— Baruch Spinoza Dutch philosopher 1632 - 1677
Context: My opinion concerning God differs widely from that which is ordinarily defended by modern Christians. For I hold that God is of all things the cause immanent, as the phrase is, not transient. I say that all things are in God and move in God, thus agreeing with Paul, and, perhaps, with all the ancient philosophers, though the phraseology may be different; I will even venture to affirm that I agree with all the ancient Hebrews, in so far as one may judge from their traditions, though these are in many ways corrupted. The supposition of some, that I endeavour to prove in the Tractatus Theologico-Politicus the unity of God and Nature (meaning by the latter a certain mass or corporeal matter), is wholly erroneous.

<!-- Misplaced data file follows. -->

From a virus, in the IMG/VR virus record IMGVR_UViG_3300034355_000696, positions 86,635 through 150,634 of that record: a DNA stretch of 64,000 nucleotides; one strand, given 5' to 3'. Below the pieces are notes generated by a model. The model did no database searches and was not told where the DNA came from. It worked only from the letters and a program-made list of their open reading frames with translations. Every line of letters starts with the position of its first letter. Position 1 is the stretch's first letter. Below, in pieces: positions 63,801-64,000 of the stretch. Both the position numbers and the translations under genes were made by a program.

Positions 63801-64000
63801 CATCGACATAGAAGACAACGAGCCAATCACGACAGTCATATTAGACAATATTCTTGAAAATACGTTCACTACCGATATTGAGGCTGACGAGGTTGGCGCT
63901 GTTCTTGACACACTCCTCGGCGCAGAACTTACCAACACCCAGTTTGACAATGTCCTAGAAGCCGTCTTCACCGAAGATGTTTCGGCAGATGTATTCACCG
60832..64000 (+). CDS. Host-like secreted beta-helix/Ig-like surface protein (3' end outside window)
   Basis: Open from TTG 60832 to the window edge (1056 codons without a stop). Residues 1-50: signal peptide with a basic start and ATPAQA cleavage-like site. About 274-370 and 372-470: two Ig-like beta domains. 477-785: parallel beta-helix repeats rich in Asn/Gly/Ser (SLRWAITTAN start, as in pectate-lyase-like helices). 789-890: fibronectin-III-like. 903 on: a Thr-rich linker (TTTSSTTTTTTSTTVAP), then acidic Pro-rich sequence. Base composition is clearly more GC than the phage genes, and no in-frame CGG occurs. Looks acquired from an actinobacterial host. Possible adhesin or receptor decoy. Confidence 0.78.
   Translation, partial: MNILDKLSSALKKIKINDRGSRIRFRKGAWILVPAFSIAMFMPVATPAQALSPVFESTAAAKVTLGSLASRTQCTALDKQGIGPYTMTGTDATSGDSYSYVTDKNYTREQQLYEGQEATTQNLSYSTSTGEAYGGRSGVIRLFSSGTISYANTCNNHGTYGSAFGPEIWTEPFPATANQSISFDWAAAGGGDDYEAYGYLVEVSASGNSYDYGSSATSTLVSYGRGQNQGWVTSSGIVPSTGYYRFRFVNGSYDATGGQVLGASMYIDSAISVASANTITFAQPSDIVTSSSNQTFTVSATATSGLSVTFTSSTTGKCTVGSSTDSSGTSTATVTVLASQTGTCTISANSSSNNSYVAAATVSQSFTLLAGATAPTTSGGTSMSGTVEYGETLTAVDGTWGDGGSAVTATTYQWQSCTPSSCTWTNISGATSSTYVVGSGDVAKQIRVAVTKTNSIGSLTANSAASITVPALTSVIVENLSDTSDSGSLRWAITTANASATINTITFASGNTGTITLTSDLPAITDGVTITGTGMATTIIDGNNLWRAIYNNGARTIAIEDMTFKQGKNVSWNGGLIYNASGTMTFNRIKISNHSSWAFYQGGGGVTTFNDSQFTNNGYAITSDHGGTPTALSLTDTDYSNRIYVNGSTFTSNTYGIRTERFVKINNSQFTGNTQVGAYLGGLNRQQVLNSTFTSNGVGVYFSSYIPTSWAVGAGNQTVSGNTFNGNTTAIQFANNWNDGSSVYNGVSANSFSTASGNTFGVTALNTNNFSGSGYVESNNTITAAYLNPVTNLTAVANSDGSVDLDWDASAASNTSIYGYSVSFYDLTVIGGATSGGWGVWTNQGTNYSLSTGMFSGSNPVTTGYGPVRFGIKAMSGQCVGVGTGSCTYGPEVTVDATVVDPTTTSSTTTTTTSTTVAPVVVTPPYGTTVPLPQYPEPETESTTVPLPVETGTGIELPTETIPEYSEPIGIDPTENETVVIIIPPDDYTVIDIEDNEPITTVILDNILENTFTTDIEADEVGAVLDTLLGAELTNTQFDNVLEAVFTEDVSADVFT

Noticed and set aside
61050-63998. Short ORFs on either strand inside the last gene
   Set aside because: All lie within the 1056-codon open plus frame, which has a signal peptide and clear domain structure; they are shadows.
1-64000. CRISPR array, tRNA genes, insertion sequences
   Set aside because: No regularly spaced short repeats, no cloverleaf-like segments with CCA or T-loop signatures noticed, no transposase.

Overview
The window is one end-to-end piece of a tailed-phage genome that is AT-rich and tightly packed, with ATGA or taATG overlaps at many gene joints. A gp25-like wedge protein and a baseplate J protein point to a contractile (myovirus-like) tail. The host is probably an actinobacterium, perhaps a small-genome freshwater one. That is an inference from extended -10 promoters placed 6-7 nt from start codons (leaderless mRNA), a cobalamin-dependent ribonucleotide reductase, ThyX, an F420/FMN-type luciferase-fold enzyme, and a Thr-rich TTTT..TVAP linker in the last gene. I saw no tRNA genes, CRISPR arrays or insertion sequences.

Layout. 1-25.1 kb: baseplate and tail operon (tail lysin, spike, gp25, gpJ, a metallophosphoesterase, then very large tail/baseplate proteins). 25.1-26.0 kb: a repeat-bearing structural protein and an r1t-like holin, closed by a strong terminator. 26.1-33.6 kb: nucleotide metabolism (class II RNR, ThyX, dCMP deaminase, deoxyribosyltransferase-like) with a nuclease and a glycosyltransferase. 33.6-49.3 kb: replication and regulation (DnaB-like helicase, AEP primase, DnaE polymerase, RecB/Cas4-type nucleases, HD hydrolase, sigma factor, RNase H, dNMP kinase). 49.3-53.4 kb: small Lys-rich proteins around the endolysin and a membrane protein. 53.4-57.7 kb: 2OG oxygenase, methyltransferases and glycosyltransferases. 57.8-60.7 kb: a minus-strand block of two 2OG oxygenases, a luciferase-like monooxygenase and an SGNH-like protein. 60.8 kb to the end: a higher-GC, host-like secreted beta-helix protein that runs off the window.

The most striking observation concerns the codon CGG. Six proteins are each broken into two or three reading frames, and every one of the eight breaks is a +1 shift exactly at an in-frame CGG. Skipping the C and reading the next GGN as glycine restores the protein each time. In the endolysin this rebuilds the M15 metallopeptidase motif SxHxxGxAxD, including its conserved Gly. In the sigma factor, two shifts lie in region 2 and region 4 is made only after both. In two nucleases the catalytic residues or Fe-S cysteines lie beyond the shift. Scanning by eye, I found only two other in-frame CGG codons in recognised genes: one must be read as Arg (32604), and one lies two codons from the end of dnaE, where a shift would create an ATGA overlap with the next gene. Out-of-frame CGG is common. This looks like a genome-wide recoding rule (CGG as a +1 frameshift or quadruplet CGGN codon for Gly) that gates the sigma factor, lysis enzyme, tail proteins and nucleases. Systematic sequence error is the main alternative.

As regards miracles, I am of opinion that the revelation of God can only be established by the wisdom of the doctrine, not by miracles, or in other words by ignorance.
Letter 21 (73) to Henry Oldenburg , November (1675) http://oll.libertyfund.org/?option=com_staticxt&staticfile=show.php%3Ftitle=1711&chapter=144137&layout=html&Itemid=27